Cognitive models formalize substantive theory about how people reason, learn, decide, and act. Cognitive models also serve as measurement tools that explain observed behavior in terms of constituent psychological processes. Because of their unique ability to estimate latent processes, cognitive models are increasingly applied throughout cognitive neuroscience and clinical psychology. Despite their theoretical appeal and growing popularity, however, the field of cognitive modeling presents an often bewildering proliferation of ideas and techniques. Current applications appear idiosyncratic, and the state-of-the-art remains unclear. This lack of systematicity makes it difficult for researchers and practitioners to develop, understand, and apply important cognitive models.
This proposal outlines a unified program for the assessment and application of cognitive models. Based on the foundations of Bayesian inference, a Quantitative Development Team develops new generic methods to assess absolute and relative goodness-of-fit, explores efficient algorithms to estimate model parameters, and examines how the models can be applied to data from popular experimental designs. A Core Application Team focuses on three classes of cognitive models of particular impact: the drift decision models, the stop-signal race models, and the reinforcement learning models. These model classes are enriched by the construction of plausible parameter priors, the development of diagnostic experiments, the assessment of Bayes factors for hierarchical designs, and the model-averaged assessment of changes in parameters.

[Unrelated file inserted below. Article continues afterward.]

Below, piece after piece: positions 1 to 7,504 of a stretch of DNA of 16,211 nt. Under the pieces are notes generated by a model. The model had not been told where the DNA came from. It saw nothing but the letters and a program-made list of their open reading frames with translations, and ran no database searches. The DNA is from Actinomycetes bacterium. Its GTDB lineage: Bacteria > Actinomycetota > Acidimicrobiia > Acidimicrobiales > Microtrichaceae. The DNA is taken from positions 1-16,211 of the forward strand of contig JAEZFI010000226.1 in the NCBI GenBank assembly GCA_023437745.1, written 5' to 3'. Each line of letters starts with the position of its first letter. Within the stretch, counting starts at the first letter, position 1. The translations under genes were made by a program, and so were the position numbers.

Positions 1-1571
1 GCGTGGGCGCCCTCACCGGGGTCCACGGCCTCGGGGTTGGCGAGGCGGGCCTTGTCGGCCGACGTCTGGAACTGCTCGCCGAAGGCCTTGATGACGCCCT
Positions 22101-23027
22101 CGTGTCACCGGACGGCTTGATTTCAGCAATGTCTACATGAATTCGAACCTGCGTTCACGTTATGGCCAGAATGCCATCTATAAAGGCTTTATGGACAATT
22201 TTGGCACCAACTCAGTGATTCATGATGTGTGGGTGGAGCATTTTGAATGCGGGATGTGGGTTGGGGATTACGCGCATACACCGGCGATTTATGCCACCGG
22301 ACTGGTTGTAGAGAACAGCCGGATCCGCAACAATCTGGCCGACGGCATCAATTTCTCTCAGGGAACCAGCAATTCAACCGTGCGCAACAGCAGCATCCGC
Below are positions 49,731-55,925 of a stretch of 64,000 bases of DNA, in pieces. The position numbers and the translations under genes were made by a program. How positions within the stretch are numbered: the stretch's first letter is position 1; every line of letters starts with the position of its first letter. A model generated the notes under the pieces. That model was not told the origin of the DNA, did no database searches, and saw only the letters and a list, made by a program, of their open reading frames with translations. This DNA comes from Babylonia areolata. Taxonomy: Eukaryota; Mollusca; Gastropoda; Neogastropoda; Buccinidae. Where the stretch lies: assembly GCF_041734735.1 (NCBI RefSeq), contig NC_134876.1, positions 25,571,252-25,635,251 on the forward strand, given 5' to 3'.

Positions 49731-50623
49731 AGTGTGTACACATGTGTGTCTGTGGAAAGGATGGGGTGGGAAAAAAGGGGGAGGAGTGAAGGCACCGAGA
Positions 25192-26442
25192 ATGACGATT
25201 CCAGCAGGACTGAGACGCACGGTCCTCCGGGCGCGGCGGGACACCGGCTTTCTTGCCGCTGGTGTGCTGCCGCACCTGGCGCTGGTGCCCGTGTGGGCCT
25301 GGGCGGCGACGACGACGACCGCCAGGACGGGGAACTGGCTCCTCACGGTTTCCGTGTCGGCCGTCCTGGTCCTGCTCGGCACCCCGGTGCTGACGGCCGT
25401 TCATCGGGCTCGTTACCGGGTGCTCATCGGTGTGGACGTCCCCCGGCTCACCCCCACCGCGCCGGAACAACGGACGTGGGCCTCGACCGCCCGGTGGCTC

The proposed work aims to set a new standard for cognitive modeling. Practical relevance is enhanced by incorporating the techniques in JASP, a user-friendly statistical software package developed in my lab (jasp-stats.org). By adding the new techniques to JASP, the cognitive models and associated new methodology become available for students, researchers, and practitioners.
Fields of science
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